This paper studies the consequences of a U.S. cabotage law for Puerto Rico (PR). Data on ship arrivals in PR show that the fleet of U.S. vessels that call there lacks capacity for carrying non-containerized freight. Empirical estimation using trade data shows that PR’s imports of sea-shipped final products are biased against U.S. mainland sources. This bias is strongest for heavy products and products not typically shipped in containers. Among upstream products, a strong bias against imports of sea-shipped products applies to all sources. Estimated tariff-equivalent costs among final products imply static annual welfare losses of 1.1 percent of household consumption ($203 per person). The same tariff-equivalent cost estimates imply that the law raises the cost of investment in PR by 3.0 percent. The observed bias against sea-shipped inputs in PR’s imports may result from long-run industry location decisions that have been influenced by the law's presence.
  • Publication
    Did the 2022 global energy crisis accelerate the diffusion of low-carbon technologies?
    (Washington, DC: World Bank, 2024-05-20) Bastos, Paulo; Greenspon, Jacob; Stapleton, Katherine; Taglioni, Daria
    This paper develops measures of the diffusion of a comprehensive range of low-carbon technologies in 35 countries from 2019 to 2022 using text analysis of job postings and earnings calls transcripts. It documents a rapid acceleration in the diffusion of low-carbon technologies in 2022, driven by technologies related to renewable energy, vehicles, thermal performance, and electrical generation and storage. Rapid growth occurred in three quarters of the countries studied and 228 of 300 subnational regions, although was fastest in Europe. Hiring for roles related to low-carbon technologies in these 35 countries doubled between 2019 and the end of 2022, for example. It studies the role of the global energy crisis in triggering this accelerated technology diffusion, focusing on 16 mainly advanced economies. It finds that establishments in countries that had a higher pre-crisis dependence on imports of natural gas, and were thus more exposed to the price shock, differentially increased hiring for low-carbon technology related roles from March 2022 onwards. Within more exposed countries, establishments with a higher pre-crisis energy intensity also saw a differential increase in hiring relative to less energy intensive ones.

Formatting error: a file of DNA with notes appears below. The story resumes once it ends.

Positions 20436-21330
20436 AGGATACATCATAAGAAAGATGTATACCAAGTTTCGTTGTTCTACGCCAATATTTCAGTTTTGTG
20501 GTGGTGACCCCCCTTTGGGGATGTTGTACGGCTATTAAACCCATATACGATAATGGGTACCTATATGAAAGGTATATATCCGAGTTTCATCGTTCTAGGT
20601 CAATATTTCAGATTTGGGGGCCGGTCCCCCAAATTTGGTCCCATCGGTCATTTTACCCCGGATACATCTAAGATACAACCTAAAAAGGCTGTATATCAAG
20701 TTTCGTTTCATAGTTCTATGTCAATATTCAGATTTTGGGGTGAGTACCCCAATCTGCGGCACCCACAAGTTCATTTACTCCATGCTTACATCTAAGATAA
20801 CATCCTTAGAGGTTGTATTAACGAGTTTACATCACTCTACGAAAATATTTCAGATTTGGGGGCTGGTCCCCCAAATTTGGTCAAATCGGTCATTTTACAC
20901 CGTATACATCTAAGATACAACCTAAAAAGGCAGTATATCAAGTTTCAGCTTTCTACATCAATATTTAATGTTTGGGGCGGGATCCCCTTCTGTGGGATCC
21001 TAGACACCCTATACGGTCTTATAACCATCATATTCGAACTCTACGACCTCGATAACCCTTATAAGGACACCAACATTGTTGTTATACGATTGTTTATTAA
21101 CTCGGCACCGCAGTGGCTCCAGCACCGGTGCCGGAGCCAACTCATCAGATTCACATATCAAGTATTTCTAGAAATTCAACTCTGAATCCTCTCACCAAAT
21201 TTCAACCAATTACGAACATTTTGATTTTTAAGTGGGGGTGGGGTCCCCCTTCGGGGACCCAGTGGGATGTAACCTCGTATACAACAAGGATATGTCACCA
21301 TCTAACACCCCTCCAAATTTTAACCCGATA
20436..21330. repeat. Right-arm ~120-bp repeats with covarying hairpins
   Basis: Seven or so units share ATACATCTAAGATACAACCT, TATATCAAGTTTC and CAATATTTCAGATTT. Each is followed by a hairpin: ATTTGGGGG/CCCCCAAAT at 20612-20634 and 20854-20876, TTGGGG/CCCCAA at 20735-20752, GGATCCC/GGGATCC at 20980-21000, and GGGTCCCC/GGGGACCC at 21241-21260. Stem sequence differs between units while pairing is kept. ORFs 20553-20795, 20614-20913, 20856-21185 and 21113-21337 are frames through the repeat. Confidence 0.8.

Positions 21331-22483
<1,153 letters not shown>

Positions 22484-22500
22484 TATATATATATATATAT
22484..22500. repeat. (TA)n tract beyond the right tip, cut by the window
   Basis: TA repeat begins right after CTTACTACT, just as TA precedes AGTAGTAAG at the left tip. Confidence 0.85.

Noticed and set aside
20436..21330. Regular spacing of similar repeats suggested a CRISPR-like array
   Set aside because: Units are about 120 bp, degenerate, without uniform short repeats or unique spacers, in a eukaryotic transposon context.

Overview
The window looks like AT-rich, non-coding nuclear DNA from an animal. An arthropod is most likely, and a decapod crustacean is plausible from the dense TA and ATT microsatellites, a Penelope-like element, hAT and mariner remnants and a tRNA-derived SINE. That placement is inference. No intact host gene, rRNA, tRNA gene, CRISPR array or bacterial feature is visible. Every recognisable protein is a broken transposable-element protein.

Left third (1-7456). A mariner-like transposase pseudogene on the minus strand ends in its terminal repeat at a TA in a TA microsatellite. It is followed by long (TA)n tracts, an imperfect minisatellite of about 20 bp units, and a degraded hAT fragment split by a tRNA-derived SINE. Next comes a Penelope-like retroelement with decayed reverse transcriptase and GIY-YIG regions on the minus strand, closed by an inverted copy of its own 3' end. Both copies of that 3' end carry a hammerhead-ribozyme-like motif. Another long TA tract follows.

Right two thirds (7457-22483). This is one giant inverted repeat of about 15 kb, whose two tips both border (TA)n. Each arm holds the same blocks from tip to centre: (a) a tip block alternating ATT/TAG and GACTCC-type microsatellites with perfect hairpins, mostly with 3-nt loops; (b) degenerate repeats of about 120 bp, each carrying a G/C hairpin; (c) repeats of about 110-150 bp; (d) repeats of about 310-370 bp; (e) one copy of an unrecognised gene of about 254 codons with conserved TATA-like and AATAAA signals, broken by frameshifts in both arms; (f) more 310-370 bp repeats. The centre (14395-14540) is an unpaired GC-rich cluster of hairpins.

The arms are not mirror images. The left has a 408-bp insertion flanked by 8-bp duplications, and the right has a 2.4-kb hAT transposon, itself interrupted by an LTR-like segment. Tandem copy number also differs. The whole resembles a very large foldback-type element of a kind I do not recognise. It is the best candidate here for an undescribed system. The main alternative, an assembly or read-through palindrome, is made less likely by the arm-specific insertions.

• Publication
    Heat and Law Enforcement
    (Washington, DC: World Bank, 2024-05-17) Behrer, A. Patrick; Bolotnyy, Valentin
    Using administrative criminal records from Texas, this paper shows how high temperatures affect the decision making of police officers, prosecutors, and judges. It finds that police reduce the number of arrests made per reported crime on the hottest days and that arrests made on these days are more likely to be dismissed in court. For prosecutors, high temperature on the day they announce criminal charges does not appear to affect the nature and severity of the charges. However, judges dismiss fewer cases, issue longer prison sentences, and levy higher fines when ruling on hot days. The results suggest that the psychological and cognitive consequences of exposure to high temperatures have meaningful consequences for criminal defendants as they interact with the criminal justice system.
Journal
Journal Volume
Journal Issue
Associated URLs
Associated content
Citations